Thursday, March 15, 2007

Travel Mug is a Friendly Idea

Like millions of other human beings I too am a caffeine addict. But I try to restrict my intake just in the form of morning coffee. Well, that's actually how it started until I got hooked on to it. Now, I step inside my favourite coffee shop, wherever I can find it, about 3-4 times a day atleast if not more.

Recently, one morning I stopped for a coffee along with a colleague of mine when she actually went ahead and bought a travel mug. I asked her why and she said because she always uses one and prefers to get her coffee in her mug. Again, out of curiosity, I asked her if it tastes better in a mug. The answer was not quite what I had expected. I was waiting for her to say "yes" so that I get an excuse to buy one myself. They look cool, don't they? Sorry for the digression - but her answer was, "No". That's when I couldn't resist and asked her one more question, "Why would you spend $10 to get a mug when you can get it in a disposable cup?" Just as I was asking the question the obvious answer came to me. And that's exactly what she said. She didn't want to waste paper.

Alert and Thinking
Putting it all into context, I ran a few numbers quickly. My favorite coffee shop chain may be selling between 1.5 to 2.0 billion paper cups annually. That number in itself was mind boggling and big enough for me to become a convert. I am glad that the coffee company realized the impact it has on the environment. So they introduced 10% post-consumer recycled fiber in their cups and sleeves. The difference it made is substantial, which is highlighted in the figure on the right. Imagine a world where we don't have paper cups at all in just this coffee chain alone. It would:

  • Save atleast 780,00 trees from being felled,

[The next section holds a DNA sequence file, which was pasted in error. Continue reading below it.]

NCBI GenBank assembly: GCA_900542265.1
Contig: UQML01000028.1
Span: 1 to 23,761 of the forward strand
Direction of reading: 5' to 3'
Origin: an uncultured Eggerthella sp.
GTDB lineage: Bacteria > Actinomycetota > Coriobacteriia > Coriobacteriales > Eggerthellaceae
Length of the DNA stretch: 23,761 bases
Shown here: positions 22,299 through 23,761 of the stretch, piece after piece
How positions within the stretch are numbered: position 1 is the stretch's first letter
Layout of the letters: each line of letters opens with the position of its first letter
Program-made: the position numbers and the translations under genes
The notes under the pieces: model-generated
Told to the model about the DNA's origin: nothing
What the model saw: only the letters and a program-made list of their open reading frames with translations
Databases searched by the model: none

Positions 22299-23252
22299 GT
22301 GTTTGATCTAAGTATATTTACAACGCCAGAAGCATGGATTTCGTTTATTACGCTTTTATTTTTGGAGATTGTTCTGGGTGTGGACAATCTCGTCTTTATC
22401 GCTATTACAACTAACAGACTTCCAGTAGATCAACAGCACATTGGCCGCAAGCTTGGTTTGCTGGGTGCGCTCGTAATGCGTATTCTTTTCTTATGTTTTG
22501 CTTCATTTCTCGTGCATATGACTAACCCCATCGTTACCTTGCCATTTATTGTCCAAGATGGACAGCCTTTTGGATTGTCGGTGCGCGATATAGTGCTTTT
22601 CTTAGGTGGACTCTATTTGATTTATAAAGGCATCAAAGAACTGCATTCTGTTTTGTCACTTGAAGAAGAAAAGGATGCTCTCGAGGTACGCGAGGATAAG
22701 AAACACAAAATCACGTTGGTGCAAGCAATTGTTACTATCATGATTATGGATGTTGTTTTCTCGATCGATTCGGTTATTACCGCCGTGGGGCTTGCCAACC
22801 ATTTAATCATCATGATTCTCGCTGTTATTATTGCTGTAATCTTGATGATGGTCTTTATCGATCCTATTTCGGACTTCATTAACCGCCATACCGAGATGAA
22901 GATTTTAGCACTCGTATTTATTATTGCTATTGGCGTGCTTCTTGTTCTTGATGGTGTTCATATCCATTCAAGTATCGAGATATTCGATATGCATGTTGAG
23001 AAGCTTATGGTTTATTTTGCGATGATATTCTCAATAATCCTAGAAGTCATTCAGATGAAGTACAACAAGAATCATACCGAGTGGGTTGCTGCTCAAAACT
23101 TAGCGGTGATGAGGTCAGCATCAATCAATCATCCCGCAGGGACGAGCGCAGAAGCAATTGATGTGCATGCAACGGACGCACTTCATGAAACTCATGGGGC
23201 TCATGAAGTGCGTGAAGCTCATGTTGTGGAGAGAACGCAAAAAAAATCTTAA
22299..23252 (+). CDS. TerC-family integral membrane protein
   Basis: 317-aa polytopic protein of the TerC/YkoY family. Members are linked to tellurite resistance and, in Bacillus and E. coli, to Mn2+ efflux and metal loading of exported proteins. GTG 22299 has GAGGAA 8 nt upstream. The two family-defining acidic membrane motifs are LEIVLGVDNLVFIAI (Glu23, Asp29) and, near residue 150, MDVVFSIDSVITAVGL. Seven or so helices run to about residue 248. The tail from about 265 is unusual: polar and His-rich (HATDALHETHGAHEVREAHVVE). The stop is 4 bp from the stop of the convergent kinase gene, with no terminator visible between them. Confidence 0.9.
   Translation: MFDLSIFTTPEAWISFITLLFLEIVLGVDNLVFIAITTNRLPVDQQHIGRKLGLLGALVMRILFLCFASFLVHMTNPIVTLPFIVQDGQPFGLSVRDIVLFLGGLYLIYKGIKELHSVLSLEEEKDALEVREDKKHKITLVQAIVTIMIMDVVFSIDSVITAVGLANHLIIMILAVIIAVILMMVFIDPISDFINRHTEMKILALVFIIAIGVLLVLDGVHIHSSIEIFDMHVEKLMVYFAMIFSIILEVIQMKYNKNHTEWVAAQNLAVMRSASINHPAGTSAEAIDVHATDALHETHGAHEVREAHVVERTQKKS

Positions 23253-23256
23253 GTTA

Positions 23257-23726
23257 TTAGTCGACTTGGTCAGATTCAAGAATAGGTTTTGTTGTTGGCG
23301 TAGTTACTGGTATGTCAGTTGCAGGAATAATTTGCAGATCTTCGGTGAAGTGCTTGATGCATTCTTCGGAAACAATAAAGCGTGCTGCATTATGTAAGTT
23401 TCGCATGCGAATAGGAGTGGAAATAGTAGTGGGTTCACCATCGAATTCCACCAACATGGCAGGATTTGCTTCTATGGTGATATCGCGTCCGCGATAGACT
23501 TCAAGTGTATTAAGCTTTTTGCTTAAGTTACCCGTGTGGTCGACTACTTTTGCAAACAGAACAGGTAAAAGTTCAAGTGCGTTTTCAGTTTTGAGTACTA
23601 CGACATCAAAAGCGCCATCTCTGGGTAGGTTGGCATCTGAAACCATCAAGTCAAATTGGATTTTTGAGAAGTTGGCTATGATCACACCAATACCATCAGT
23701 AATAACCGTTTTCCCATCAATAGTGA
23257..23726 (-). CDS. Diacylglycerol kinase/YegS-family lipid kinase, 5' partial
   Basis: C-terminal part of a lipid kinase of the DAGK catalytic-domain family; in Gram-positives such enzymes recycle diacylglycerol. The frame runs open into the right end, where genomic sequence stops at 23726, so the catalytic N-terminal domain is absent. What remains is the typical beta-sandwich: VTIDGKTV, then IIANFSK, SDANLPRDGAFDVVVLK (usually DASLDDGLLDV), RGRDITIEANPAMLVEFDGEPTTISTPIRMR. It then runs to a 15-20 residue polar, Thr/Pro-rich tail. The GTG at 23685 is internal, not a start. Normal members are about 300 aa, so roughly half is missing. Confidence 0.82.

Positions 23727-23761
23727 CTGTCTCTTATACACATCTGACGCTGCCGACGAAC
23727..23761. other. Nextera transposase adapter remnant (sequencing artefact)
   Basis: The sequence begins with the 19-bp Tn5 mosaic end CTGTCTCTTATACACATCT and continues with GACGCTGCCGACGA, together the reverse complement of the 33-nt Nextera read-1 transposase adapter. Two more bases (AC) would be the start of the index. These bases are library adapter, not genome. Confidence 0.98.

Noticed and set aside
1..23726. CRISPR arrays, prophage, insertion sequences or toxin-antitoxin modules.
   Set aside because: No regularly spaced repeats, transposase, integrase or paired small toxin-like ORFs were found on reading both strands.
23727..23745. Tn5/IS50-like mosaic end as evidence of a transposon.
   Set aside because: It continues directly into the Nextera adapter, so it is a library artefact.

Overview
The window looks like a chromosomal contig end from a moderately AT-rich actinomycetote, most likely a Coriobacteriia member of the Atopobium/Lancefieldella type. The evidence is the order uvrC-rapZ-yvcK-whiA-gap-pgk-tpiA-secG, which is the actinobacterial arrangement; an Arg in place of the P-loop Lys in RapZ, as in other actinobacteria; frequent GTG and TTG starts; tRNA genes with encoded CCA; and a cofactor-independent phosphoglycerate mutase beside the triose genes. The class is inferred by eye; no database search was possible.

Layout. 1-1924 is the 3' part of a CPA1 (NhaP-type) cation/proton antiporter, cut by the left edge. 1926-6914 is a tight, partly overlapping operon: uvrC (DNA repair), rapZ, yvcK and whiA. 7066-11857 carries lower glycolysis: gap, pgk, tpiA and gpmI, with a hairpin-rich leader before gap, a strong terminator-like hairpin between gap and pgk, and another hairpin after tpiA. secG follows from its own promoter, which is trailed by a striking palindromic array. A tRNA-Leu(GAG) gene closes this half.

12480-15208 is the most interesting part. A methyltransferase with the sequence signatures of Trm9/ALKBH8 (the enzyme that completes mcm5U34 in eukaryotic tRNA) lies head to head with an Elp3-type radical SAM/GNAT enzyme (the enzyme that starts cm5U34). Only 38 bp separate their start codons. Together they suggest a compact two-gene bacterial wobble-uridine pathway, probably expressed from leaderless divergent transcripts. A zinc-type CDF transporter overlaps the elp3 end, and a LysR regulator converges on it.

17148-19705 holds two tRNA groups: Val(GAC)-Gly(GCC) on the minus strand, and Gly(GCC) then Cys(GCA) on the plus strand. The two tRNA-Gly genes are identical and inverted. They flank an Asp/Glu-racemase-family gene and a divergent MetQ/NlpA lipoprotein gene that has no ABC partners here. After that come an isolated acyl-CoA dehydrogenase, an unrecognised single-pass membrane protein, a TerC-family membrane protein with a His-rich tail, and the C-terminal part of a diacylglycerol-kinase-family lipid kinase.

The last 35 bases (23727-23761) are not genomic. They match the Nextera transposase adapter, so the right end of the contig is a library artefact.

• Provide 6400 homes a total of 580 billion BTUs of energy,
  • Avoid 470 million gallons of wastewater, and
  • Prevent 30 million pounds of solid waste.
These are huge figures, that doesn't count the other big places where we as consumers waste paper getting out water and sodas in paper cups. Think about it the next time you are out to grab a cup of coffee. The environment may be safer with you buying a travel mug.

Did I just waste $10
So you just bought the idea because you want to have a little impact on the environment because of your coffee drinking habit. Well done, you say to yourself and head to get the $10 travel mug only to have a last minute revelation that you are actually getting robbed. That's what I thought too only until I did a little math.

Bringing in my own travel mug saves me about $0.10 cents everytime I buy a coffee. With my consuming pattern of 3-4 coffees a day, it'd be just a month of so before I break even and almost get a tavel mug for free. It's not a bad proposition, if you ask me. And let's not forget that I also contributed 100 less paper cups to the trash cans.


Brenda Zulu said...

Hi, Any collaboration with you would be welcome.
I actually have been wanting to publish my stories in broadcast format only i have no podcast equipment to be able to that soon.

You blog on environment is perfect and teh fact that it is a subject of your passion just like Information Communication Technologies for development is my passion.

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